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Summer Listening?

 

This summer I created an ambitious summer reading book list. The one thing you need to know is that I'm an audio learner, which puts me in an elite group of only 7% of the population whose primary learning style is audible. So, I have learned to maximize this gift. I read (make that listen to) audio books. So, below is a list of audio books that I "read" this summer, with a few words of commentary on each. If you are interested in any of these books, they are all available as hard copies in any bookstore or as audiobooks on audible.com. Enjoy!

   Decision Points by George W. Bush
Regardless of whether or not you are a Bush fan, this is a good read to better understand certain dynamics of leadership. I walked away from this book with a new respect for George W. Bush, specifically the courage he displayed in his battle with alcohol, his love for his wife and his faith in God. I also have a new respect for the office of the President. Regardless of who sits in the Oval office, the job is incredibly difficult, stressful and more scrutinized than anything we can imagine doing. I encourage you to read this and as always, pray for our nation's leaders.
 

  Necessary Endings by Henry Cloud
I am a big fan of anything that Henry Cloud writes. I love his down-to-earth style and his practical approach to dealing with issues we all seem to face. From someone in the field of Psychology, he balances well both psychological principles and biblical truths. This book focused on the "endings" that need to happen in order to keep moving forward in life. I found this book incredibly insightful for family life, my personal ministry and my work as an organizational leader. Highly recommended.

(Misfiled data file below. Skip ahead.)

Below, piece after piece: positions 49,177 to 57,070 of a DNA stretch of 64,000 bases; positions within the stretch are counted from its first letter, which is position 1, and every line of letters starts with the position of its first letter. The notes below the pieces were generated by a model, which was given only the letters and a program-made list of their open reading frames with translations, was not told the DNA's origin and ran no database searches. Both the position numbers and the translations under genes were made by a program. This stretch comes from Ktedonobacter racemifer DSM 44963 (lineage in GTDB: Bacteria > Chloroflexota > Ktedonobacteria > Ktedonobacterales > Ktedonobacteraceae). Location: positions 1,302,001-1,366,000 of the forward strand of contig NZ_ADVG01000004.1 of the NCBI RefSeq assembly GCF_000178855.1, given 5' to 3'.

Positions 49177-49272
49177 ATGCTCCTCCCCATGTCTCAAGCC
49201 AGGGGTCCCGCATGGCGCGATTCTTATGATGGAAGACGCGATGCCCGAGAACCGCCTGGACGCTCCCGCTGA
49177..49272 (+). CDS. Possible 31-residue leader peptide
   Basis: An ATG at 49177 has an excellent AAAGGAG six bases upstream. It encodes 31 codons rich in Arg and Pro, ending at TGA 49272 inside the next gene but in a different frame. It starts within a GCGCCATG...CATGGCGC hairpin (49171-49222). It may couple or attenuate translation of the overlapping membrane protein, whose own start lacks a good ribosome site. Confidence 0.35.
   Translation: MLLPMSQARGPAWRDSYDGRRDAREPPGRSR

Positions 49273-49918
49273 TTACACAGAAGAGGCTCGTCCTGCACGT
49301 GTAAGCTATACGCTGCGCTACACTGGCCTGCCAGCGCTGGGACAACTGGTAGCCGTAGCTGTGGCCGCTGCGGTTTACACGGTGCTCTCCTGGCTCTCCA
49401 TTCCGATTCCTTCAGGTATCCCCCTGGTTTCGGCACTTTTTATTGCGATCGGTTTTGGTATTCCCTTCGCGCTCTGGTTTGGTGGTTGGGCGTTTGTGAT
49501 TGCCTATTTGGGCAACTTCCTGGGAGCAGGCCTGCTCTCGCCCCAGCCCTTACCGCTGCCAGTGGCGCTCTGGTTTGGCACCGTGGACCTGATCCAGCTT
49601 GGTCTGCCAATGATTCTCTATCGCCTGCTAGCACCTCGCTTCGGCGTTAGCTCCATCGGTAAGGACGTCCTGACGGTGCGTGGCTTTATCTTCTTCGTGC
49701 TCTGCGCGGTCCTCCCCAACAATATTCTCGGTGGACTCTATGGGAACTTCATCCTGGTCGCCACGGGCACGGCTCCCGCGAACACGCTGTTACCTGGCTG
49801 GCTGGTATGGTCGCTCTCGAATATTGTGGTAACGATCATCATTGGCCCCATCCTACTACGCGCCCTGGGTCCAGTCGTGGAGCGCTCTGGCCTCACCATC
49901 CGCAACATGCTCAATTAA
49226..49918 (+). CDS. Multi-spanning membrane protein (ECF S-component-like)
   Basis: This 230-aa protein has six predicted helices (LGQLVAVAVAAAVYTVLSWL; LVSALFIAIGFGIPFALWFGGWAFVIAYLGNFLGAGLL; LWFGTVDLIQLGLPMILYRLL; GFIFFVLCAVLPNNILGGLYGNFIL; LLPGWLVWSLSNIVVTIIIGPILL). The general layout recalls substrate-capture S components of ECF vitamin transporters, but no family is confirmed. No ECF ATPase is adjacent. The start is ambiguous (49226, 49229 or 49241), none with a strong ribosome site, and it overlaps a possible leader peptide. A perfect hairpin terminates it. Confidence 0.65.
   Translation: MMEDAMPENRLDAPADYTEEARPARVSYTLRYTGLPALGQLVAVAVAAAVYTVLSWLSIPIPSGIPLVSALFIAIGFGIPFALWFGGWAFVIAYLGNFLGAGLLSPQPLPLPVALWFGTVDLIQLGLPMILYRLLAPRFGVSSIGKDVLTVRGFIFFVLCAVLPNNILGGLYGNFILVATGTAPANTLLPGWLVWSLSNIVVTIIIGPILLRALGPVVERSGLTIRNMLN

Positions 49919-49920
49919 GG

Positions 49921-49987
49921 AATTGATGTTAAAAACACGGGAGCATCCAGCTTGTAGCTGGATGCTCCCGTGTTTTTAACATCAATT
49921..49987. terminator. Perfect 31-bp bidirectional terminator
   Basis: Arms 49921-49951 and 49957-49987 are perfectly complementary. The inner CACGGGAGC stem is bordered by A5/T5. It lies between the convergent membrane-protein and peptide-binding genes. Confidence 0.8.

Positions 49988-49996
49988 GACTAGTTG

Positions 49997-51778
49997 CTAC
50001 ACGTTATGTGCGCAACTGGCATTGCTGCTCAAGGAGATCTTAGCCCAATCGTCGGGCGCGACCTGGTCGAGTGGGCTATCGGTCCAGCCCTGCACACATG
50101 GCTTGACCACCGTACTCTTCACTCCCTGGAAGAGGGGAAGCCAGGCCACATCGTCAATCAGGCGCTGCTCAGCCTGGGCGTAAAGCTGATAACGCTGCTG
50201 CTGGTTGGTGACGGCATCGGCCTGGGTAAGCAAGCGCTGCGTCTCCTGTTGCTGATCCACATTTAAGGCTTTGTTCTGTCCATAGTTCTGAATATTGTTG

Sacred Marriage by Gary Thomas
Let me start this one by saying, I usually have trouble with marriage books. They are often trite and unrealistic. This is the best marriage book I've read to date in terms of content. Unlike most marriage books, Thomas focuses on holiness instead of happiness as a primary purpose of marriage; I truly appreciate his courage to stay true to God's plan for marriage. However, as I shared with a friend, "this is the best marriage book I've read that I'll only recommend to seminary grads!" Thomas is obviously well educated, and his approach is to leverage his knowledge of Scripture and Christian history to communicate his points. However, this can come across very unattainable and intimidating because of how intense the language is. If you can get through the thick language and complex illustrations, you will be deeply challenged in your marriage.

  Weird by Craig Groeschel
Great book. Fun read. Very relevant. I have a personal friendship with Craig, so I'm admitting my bias to like his stuff. With that being said, his concept of being "weird" is an appropriate challenge for anyone attempting to live their Christian life in today's western culture. He points to a variety of issues in our culture that are "normal" because everyone does them but illustrates how "normal isn't working." He is very transparent about his personal successes and failures on the way from "normal" to "weird." If you are looking for a fresh view of Christianity as it should be in our world today, read this book.

  Quitter by Jon Acuff (I actually read this on my iPad using an e-book. Yes, I do know how to read.)
I read this book because I like Jon Acuff, though we've never met (I'm not sure why, he's in Nashville, a mere 3 hours away). I like his style. This book is very funny, Jon is a very funny guy. I would say this book is a cross between an inspiring Career Manifesto and a good long talk with your dad about "what are you going to do when you grow up?" There is a ton of great practical wisdom regarding your work and career path. There is solid motivation that stems from a genuine faith in God and His calling on our lives. For the day dreamer that needs a good kick in the pants - read this. I was personally challenged to finish a project  that I've been dragging my feet on for a while...thanks Jon. Lunch sometime?

What great books have you read/listened to this summer?

Leave your comments here.

Posted by Andy Savage at 8:15 AM
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